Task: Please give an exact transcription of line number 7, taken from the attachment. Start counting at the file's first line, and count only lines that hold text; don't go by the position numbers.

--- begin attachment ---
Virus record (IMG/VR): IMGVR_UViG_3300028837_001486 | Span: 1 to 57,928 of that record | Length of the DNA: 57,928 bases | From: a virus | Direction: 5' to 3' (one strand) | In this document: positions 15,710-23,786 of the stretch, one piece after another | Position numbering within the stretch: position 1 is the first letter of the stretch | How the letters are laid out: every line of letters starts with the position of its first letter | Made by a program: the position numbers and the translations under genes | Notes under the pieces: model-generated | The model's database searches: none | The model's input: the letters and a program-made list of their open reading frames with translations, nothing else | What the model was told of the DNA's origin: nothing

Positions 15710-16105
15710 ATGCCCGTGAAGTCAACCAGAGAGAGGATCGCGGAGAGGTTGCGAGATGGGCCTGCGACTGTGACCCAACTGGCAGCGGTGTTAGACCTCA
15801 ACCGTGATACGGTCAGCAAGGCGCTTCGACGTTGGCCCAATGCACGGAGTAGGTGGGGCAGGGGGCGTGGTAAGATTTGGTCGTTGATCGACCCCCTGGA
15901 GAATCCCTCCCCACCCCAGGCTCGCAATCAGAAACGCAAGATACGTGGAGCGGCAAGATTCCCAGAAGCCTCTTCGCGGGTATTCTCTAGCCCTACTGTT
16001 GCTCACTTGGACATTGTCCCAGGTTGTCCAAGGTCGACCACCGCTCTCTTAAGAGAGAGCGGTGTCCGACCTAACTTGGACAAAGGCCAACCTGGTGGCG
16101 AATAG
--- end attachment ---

16101 AATAG